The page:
In February Americans were introduced to the newest sports sensation: XFL. Eighteen million people tuned in to NBC for the new football league's opening night. Considering all the players are NFL rejects, that is an astonishing figure; it is also a disquieting sign of the continued coarsening of American culture.

XFL is the brainchild of Vince McMahon of the World Wrestling Federation, and he's promising to do for football what he did for wrestling. For those who care about civility, it sounds more like a threat. Why? Because the x in XFL stands for extreme, as in extreme violence, sex, and "attitude."

The "attitude"—the deliberate flouting of authority and convention—was established by none other than Jesse Ventura and other celebrities promoting the new league on NBC. The game opens not with the traditional coin toss, but with a mad scramble for the ball, making it the only sport in which you can get knocked out before the game even starts. Players openly use four-letter vulgarities—words easily recognizable despite being bleeped out.

As with wrestling, sex is big. Buxom cheerleaders dispense with pom-poms and plunge into the stands, dancing suggestively with fans while the TV cameras roll. Adding vice to vulgarity, McMahon says he will ask cheerleaders if their sexual relationships with players are hampering the guys' performance on the field.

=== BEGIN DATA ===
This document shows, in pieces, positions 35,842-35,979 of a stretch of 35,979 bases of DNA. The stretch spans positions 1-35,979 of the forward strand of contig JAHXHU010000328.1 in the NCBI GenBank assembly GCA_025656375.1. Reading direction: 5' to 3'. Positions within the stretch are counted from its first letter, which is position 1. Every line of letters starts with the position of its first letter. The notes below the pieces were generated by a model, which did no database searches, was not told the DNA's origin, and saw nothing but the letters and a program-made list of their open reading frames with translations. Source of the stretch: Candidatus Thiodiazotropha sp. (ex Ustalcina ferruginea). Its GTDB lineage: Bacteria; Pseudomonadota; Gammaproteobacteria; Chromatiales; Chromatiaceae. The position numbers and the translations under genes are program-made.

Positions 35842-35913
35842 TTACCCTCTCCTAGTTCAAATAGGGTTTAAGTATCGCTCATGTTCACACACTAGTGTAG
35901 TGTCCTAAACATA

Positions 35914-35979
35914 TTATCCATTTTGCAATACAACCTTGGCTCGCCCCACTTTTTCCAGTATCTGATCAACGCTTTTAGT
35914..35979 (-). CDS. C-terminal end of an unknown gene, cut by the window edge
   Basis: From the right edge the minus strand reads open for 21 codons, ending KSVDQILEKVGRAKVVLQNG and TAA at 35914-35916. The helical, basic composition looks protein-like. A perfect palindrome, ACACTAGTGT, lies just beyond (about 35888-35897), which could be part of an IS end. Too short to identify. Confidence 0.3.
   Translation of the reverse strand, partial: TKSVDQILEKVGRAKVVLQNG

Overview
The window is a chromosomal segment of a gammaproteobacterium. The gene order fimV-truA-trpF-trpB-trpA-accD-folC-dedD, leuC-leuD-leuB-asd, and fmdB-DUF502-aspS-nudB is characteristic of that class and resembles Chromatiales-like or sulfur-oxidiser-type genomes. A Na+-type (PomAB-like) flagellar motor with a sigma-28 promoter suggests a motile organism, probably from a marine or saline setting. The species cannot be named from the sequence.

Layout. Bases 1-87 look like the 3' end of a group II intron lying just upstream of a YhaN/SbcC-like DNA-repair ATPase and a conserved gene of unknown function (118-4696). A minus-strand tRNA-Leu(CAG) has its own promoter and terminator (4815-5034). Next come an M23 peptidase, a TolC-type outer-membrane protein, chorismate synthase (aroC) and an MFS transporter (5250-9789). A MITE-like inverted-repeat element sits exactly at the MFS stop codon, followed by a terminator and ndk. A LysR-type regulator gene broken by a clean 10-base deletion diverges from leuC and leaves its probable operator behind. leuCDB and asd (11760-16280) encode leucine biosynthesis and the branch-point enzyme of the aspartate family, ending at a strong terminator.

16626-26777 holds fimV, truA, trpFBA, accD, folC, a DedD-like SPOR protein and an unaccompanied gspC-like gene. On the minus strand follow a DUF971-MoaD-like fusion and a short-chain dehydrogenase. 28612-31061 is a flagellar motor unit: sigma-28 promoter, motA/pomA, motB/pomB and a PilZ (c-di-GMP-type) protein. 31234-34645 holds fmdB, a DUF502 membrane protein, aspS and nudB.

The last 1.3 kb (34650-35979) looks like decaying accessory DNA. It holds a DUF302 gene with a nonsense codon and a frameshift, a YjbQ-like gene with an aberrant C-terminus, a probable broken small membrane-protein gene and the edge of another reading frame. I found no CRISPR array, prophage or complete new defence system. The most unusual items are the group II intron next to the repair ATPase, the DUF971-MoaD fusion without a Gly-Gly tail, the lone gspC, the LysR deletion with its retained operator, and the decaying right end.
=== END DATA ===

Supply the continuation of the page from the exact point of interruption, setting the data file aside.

Ironically, the same week the XFL debuted, the Kaiser Family Foundation released findings from its study of sex on TV: 68 percent of all prime-time programming, and 84 percent of situation comedies, contain sexual content; 10 percent offer "strong suggestions" of sexual intercourse.

The coarsening of our culture is evident in our discourse as well. For example, news journals defer to ...

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Charles Colson
Charles Colson was the founder of Prison Fellowship Ministries, an outreach to convicts, victims of crime, and justice officers. Colson, who converted to Christianity before he was indicted on Watergate-related charges, became one of evangelicalism's most influential voices. His books included Born Again and How Now Shall We Live? A Christianity Today columnist since 1985, Colson died in 2012.
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